Israeli ambassador tells bishops how Bible can be used to achieve peace


Israel's ambassador to Britain has led a fringe session at the Church of England's General Synod.

Daniel Taub spoke to around 80 bishops, church ministers and lay leaders about applying biblical lessons to the Middle East peace process.

Archbishop of York Dr John Sentamu was among the participants who heard Mr Taub discuss his past experience as part of Israel's negotiating team.

The ambassador used biblical texts including the conflict of Jacob and Esau to show how contemporary problems could be resolved.

“I no longer think the standard negotiator’s toolbox is wide, deep or rich enough to solve the most difficult disputes," Mr Taub said. "Faith and our faith texts offer untapped tools for transforming our dialogue.”

Mr Taub said the session had combined "two of my great passions - textual study of the Hebrew Bible and our continuing search for peace in the Middle East.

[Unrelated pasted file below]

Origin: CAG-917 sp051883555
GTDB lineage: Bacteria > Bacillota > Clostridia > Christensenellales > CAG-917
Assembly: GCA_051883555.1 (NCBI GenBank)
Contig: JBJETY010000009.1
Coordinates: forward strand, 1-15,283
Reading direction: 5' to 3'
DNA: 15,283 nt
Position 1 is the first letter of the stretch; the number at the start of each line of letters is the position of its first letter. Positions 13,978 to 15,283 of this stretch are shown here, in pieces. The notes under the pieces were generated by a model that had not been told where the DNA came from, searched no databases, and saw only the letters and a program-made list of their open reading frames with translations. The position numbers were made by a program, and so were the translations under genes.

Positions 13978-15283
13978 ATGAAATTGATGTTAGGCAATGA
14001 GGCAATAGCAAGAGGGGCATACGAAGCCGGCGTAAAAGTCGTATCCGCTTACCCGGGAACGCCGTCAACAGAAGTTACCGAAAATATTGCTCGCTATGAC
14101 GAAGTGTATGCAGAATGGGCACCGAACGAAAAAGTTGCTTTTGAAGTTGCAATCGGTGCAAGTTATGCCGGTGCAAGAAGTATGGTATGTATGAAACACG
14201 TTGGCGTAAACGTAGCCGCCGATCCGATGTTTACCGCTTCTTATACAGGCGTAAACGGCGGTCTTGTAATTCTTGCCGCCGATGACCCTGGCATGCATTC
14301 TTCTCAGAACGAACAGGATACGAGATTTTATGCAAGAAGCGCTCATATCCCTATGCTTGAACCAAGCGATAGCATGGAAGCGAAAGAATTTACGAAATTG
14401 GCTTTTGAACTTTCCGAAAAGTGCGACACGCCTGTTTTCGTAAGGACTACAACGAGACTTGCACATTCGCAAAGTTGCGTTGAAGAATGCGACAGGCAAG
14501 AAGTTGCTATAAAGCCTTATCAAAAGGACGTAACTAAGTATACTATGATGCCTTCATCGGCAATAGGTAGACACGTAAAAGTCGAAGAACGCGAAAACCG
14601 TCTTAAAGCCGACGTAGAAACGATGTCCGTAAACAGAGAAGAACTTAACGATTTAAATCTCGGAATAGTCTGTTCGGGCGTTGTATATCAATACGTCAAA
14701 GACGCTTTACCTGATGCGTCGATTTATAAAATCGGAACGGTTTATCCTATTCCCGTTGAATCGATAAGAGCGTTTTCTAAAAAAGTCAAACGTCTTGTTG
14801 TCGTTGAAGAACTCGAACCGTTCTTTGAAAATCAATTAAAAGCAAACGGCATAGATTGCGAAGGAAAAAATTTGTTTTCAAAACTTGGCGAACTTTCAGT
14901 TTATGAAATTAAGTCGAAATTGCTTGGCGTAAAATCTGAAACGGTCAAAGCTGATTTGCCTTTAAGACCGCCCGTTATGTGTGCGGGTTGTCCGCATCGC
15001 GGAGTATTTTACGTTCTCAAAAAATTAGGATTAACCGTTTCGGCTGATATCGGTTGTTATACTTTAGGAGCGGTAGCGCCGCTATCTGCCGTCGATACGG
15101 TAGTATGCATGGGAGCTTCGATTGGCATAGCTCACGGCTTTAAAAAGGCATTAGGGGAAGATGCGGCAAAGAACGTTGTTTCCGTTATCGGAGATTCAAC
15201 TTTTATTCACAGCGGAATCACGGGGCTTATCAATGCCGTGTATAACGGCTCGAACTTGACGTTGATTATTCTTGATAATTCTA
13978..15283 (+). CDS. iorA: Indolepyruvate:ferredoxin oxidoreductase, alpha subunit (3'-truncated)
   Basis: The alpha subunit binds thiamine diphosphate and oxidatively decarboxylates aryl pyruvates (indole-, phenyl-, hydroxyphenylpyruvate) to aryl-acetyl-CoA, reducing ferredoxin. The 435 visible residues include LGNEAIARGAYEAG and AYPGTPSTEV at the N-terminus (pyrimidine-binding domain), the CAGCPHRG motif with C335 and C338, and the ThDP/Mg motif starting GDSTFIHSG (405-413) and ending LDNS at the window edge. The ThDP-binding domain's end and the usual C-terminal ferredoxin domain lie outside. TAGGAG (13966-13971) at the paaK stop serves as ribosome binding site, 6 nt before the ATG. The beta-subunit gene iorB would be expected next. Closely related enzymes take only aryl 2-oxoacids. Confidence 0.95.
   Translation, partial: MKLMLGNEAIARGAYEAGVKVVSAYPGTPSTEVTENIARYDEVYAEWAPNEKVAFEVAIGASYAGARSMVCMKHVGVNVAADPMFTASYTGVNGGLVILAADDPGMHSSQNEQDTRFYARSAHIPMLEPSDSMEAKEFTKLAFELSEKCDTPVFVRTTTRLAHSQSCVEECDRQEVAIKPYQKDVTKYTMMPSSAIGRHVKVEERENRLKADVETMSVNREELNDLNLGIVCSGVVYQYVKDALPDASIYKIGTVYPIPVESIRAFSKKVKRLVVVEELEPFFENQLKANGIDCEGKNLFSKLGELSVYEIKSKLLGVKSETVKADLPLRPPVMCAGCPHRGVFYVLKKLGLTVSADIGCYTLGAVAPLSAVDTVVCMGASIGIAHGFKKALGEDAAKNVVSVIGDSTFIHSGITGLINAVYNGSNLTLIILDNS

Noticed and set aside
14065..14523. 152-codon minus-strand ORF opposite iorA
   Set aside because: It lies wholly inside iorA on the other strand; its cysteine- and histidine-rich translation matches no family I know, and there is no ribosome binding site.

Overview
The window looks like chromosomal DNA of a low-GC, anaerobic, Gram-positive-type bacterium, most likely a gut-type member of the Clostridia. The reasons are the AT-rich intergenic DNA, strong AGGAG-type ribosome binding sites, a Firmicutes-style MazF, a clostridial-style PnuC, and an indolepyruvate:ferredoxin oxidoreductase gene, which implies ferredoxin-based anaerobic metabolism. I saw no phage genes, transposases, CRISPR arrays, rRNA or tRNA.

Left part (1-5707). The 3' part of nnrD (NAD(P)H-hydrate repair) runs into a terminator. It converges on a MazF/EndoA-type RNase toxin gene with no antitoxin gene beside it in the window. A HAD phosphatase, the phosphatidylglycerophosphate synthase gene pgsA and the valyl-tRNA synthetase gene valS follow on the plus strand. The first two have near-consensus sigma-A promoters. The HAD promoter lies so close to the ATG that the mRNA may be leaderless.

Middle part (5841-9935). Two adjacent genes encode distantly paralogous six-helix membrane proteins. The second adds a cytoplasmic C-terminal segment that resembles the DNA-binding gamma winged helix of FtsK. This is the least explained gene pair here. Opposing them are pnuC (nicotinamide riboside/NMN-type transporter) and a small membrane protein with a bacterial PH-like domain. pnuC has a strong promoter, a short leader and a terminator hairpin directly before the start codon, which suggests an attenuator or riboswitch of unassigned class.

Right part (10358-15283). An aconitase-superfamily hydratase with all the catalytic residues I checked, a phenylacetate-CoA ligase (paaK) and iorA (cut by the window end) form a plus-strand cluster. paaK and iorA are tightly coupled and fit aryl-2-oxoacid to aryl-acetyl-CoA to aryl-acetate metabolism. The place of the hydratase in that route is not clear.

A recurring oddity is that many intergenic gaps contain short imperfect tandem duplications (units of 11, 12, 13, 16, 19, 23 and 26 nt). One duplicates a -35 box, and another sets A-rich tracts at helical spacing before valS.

"The wonderfully lively and rich discussion about the biblical passages we looked at and their possible lessons for contemporary conflicts, served to deepen my conviction that our shared texts can serve as a vital place for meeting and deepening understanding”.

The session was co-ordinated by the Council of Christians and Jews together with the Board of Deputies and the Israeli Embassy in London.

Rabbi Natan Levy, the Board's interfaith consultant said: "The Bible gives both of our Christian and Jewish faiths hope for teshuva, meaning transformation in Hebrew.

"Only a year ago a Synod debate on Israel divided our communities, but the ambassador has opened the door now towards healing and wisdom.”

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